City manager recruiter says Aspen is in ‘good hands’
Soon after, Assistant City Manager Sara Ott became interim city manager and has a contract with the city until Sept. 1 to be in that role.
She is expected to throw her hat into the ring for the permanent position and has recused herself from the recruitment process.
Drew Gorgey, who is based out of Glenwood Springs and is the primary recruiter for the city, addressed Aspen City Council during its Tuesday work session.
He said it is an exciting time for the city and the community to hire a new manager, but it’s also challenging to find the right one considering the cost of living and other factors facing a mountain resort town with international allure and a world-class reputation.
“This position will be very popular and attractive but this is a hard position to fill,” Gorgey said, adding he expects between 30 and 80 applicants. “I hold no illusions on how hard it will be.”
He emphasized this will be one of the biggest decisions City Council members will make during their political life.
Gorgey is vice president of the western region of the national recruitment firm Peckham & McKenney, which was selected by a subcommittee comprised of City Council members and city staff.
Headquartered in California, Peckham & McKenney was chosen from seven firms that submitted bids in response to the municipal government’s request for proposals.
The firm has recruited town managers for Basalt, Snowmass Village, Telluride, Winter Park and Windsor, and has placed almost 200 city managers and similar positions nationally.
Gorgey has served in government positions in Colorado for nearly 20 years, including as county manager and attorney for Garfield County and interim city manager of Glenwood Springs before working for Peckham & McKenney.
Prior to the start of the recruiting process for the city of Aspen, an organizational meeting will be held to formalize the schedule and a detailed outline of the recruitment process, according to Alissa Farrell, the city’s human resources director and assistant city manager.
Kick-off meetings with current council members and those who were elected this spring and take office in June, along with city staff, key stakeholder groups and the community at large, will be held May 14, and possibly the evening before.
“I’m here to primarily listen and immerse myself with the culture of the city and the community,” Gorgey said, noting that he understands that considerable public outreach will be necessary.
Ten days after that initial meeting, Gorgey and his firm will develop a candidate profile based on what they learned from feedback and then advertise the position with key qualities in mind.
The position will be marketed in a four-page brochure through direct mail and digitally that describes the community, the ideal candidate, compensation and the search schedule.
Gorgey said he expects six weeks to recruit, with a July 8 filing deadline for candidates.
The number of candidates will be whittled down to perhaps 16 or 18 individuals who will be interviewed via video conferencing.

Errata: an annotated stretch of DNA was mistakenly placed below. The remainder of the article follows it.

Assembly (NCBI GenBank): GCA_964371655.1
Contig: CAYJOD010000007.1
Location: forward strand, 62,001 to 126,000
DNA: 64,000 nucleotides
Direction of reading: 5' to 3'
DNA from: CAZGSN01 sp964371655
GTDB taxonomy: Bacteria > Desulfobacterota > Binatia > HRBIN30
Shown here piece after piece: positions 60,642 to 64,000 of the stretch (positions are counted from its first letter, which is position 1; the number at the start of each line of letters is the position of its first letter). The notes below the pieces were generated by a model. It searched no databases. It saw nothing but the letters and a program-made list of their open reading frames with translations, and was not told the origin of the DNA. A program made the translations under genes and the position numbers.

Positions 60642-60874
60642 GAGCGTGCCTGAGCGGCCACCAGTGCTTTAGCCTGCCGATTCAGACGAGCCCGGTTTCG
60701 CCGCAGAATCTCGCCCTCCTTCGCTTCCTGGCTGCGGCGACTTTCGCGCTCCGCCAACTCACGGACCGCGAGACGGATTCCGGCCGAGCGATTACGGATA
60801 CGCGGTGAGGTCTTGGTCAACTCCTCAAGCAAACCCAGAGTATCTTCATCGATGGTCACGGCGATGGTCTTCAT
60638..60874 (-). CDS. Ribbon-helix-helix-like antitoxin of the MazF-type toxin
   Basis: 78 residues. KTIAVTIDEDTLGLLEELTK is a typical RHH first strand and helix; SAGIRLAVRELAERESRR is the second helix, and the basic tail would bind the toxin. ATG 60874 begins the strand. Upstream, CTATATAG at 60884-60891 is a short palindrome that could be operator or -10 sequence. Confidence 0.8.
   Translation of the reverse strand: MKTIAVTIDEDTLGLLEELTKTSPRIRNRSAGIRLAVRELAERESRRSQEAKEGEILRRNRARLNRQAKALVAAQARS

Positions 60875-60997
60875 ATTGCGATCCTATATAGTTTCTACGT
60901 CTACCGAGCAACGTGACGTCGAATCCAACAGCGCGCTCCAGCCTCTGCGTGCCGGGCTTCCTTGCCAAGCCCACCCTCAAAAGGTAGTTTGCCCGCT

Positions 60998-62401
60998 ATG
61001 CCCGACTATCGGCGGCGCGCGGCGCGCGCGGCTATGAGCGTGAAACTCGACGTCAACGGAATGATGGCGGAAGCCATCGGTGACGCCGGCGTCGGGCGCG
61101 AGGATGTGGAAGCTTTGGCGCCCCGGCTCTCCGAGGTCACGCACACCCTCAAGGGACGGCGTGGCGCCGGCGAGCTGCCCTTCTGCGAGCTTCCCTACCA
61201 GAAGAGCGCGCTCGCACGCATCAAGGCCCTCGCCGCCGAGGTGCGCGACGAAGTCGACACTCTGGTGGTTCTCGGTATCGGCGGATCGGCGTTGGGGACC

They’ll also be asked to answer a questionnaire that is a deeper dive on how they communicate and what they communicate, Gorgey said.
That pool of candidates will be winnowed down to a handful of finalists, and City Council could extend an offer to the preferred candidate by Aug. 8 or Aug. 9, Gorgey estimated.
But he said by the time all the details are worked out, it could be September or October before someone is sitting in the chair.
The contract with Peckham & McKenney is for $25,000 with the option for more expansive community engagement beyond the initial agreement.
Council members said they want as much public outreach and community engagement as possible.
“I think the community is in very good hands,” said Councilman Adam Frisch, who is term-limited and will leave his seat in June after eight years on council.
Frisch joked that because Aspenites are so vocal, it could easily become a 6,000-person search committee.
Gorgey stressed that while the public’s input is extremely important, it’s ultimately up to elected officials to make the choice.
“It’s a representative democracy, not a direct democracy,” he said. “The only people with the authority and responsibility to choose the city manager is the council.”
A new city manager will be hired by a new City Council, with three newly electeds to be sworn in June 10. Council members-elect Rachel Richards and Skippy Mesirow and Mayor-elect Torre will join incumbents Ann Mullins and Ward Hauenstein.
“The decision to include council members-elect and mayor-elect is a very positive sign of organizational health,” Gorgey said. “I say trust, participate and be excited and know you are in good hands.”
Support Local Journalism
Support Local Journalism
Readers around Aspen and Snowmass Village make the Aspen Times’ work possible. Your financial contribution supports our efforts to deliver quality, locally relevant journalism.
Now more than ever, your support is critical to help us keep our community informed about the evolving coronavirus pandemic and the impact it is having locally. Every contribution, however large or small, will make a difference.
Each donation will be used exclusively for the development and creation of increased news coverage.
Start a dialogue, stay on topic and be civil.
If you don't follow the rules, your comment may be deleted.
User Legend: Moderator Trusted User
“Life sometimes takes its turns unexpectedly, but it’s not how you start, it’s how you finish,” said Carrie Besnette Hauser, president and CEO of Colorado Mountain College. Congratulations to all the recent Colorado Mountain College graduates!